Yankees add Cubs reliever with tons of team control in MLB trade deadline coup


With the MLB trade deadline fast approaching, there’s only one source you need tweet notifications turned on for if you don’t want to miss a Yankees scoop: the great Jack Curry. A few days after Curry was spot-on in breaking the Andrew Benintendi trade news, he sprinted to the finish line and delivered the news of an intriguing reliever arrival on Monday morning.

Clay Holmes’ blown save against the Royals Sunday magnified the team’s need for reliable relievers down the stretch, as if Michael King’s injury hadn’t already clarified that surprising weakness.

Both Jonathan Loaisiga and Aroldis Chapman have looked, er, better of late, but neither can be trusted in the eighth or ninth inning of a tight game, at the moment, unless by necessity.

So, in order to lessen that necessity, the Yankees acquired Cubs reliever Scott Effross the day before the deadline.

“Cubs relievers” have been a white-hot deadline commodity, but instead of running things back with David Robertson or acquiring Mychal Givens, the Yanks managed to swing a deal for Effross, a rookie who will be sticking around through 2027.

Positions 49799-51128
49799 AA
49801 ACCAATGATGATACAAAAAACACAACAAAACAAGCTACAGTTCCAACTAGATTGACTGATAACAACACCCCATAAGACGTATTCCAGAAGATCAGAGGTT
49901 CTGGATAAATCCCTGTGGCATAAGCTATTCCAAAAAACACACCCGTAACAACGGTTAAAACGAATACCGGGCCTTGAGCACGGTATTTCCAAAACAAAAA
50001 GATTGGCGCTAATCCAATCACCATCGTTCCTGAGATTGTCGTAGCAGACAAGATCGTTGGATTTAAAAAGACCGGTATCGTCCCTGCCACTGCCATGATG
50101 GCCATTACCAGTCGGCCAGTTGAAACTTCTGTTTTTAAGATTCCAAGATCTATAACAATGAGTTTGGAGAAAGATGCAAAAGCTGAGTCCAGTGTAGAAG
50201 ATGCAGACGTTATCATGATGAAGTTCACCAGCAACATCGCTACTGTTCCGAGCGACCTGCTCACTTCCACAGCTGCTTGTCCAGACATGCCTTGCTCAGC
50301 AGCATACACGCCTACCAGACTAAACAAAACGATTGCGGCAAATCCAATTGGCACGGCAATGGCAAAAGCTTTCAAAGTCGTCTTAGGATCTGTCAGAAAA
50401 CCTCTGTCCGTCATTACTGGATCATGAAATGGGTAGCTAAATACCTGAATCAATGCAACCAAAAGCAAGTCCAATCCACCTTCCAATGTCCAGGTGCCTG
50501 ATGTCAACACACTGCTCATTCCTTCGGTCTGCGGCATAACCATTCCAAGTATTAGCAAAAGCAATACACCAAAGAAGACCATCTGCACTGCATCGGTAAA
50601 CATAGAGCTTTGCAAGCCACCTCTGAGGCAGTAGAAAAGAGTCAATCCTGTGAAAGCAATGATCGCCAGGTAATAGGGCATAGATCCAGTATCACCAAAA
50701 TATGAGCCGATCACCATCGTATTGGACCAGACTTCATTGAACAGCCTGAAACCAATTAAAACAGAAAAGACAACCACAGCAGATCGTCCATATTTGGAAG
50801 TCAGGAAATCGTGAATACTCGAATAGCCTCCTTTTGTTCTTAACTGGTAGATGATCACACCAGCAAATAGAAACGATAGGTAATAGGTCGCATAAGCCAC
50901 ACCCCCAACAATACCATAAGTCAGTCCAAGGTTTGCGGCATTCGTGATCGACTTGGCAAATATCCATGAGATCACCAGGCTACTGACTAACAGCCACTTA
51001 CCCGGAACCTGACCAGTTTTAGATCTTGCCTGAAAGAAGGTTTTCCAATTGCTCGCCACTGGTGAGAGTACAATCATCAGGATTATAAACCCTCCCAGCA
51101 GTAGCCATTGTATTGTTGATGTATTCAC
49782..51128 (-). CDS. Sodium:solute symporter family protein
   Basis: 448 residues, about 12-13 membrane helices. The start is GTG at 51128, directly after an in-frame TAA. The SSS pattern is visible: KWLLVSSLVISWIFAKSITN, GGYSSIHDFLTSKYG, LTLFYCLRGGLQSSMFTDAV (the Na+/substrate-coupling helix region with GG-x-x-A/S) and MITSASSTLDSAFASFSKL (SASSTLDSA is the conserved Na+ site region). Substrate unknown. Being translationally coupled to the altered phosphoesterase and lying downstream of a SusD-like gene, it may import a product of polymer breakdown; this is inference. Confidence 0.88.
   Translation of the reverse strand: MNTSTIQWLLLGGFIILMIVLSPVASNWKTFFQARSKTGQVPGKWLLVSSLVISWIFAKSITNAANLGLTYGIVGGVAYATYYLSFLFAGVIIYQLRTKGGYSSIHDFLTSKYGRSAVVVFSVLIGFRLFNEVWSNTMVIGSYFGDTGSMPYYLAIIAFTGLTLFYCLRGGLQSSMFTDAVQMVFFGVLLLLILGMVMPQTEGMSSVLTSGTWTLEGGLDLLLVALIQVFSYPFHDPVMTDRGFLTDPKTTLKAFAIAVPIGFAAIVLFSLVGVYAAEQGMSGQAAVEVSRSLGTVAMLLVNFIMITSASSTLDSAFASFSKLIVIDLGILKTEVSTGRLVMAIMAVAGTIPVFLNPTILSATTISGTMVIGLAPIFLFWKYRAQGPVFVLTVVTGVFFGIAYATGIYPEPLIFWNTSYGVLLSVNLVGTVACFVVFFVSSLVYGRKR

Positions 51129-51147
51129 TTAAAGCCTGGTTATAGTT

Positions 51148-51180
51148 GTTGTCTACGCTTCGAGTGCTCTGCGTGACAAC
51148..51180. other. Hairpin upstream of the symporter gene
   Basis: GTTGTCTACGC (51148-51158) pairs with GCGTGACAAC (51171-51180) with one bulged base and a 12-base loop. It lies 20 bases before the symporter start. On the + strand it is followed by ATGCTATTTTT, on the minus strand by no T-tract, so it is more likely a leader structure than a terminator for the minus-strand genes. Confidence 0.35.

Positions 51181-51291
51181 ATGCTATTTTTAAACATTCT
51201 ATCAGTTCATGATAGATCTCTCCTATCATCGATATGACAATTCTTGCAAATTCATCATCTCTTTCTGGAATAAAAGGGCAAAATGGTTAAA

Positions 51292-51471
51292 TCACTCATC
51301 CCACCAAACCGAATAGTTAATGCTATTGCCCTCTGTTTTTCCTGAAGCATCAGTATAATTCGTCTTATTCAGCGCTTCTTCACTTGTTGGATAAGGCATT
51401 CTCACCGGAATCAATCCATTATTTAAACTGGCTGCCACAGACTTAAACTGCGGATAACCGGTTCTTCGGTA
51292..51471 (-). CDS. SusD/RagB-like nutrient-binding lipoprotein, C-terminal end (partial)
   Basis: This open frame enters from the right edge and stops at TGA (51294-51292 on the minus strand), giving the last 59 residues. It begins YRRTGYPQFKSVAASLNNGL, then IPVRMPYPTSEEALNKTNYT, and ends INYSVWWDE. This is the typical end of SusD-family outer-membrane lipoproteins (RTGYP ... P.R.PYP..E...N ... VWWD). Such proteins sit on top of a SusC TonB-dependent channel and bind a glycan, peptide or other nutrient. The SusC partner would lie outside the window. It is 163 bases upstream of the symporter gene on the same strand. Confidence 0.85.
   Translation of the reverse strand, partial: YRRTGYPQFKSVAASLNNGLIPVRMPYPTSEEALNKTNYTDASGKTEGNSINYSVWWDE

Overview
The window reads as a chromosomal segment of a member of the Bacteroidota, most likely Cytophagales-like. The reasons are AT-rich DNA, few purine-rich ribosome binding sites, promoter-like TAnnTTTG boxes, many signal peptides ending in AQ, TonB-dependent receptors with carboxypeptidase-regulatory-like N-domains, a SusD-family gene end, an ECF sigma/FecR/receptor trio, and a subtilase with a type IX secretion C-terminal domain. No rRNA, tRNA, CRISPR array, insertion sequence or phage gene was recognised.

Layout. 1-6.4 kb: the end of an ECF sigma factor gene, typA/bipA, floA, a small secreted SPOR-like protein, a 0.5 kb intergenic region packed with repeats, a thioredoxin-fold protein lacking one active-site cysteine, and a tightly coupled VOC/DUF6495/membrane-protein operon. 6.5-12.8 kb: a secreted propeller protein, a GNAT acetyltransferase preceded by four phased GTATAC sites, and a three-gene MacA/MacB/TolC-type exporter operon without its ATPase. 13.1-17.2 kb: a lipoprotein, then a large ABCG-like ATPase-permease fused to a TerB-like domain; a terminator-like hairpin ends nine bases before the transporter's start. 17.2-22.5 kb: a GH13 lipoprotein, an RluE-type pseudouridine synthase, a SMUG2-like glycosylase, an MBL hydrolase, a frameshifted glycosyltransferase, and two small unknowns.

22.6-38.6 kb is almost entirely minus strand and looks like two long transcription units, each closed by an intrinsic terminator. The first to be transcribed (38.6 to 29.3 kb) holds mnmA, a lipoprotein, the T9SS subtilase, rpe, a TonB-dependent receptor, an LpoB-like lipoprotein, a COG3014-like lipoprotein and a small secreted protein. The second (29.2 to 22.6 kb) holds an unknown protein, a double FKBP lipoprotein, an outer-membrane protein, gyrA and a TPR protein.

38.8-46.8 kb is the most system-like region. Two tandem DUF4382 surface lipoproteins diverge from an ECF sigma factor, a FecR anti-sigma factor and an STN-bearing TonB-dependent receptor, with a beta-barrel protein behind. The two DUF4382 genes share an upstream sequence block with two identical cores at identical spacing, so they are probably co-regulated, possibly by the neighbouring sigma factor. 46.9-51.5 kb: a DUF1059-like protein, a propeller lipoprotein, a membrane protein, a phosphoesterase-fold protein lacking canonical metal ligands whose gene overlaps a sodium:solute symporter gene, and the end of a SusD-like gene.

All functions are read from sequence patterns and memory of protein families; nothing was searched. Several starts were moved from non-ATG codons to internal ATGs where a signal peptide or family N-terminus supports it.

Yankees trade for Cubs reliever Scott Effross

Effross’ coming out party in 2022 has included a 2.66 ERA/2.16 FIP, with 50 whiffs in 44 innings pitched in Chicago. Workload, sadly, could be just as much of an issue for Effross as it has been for the incumbent Yankees, but with precious little available at the deadline, Brian Cashman did well to acquire someone who should factor into the bullpen picture for many years beyond the current season.

The 28-year-old Effross also rates out spectacularly in terms of his Statcast metrics, featuring a 97th percentile xWOBA, 96th percent chase rate, and 74th percentile walk percentage. More impressive, Effross gets all this done with 12th-percentile fastball velocity, keeping hitters off balance with a mixture of offspeed gold.

The cost? Sadly, you had to know the Yankees wouldn’t be able to obtain 5.5 years of upper-level bullpen production without giving up something, and have cleared No. 7 prospect Hayden Wesneski out of the upper levels of their farm system. Ken Waldichuk remains safe … for now.

The Yankees’ recent deadlines have represented a tale of two different aggression levels. In 2020, with an “anything can happen!” postseason ahead of them, Cashman sacrificed zero chips for present glory, and the team stalled out in the ALDS. Last season, the Yanks needed a grand injection of life to even compete for a postseason berth, so Anthony Rizzo (and, yes, Joey Gallo) were deemed necessary.

This year, Cashman holds the reins to a contender that’s beginning to rip at the seams. The Effross deal, combined with Andrew Benintendi’s acquisition, ideally represents the start of a transaction wave.

Effross, though, is in place far longer than Benny, helping a sputtering bullpen in the long-term, too, with a very unique addition.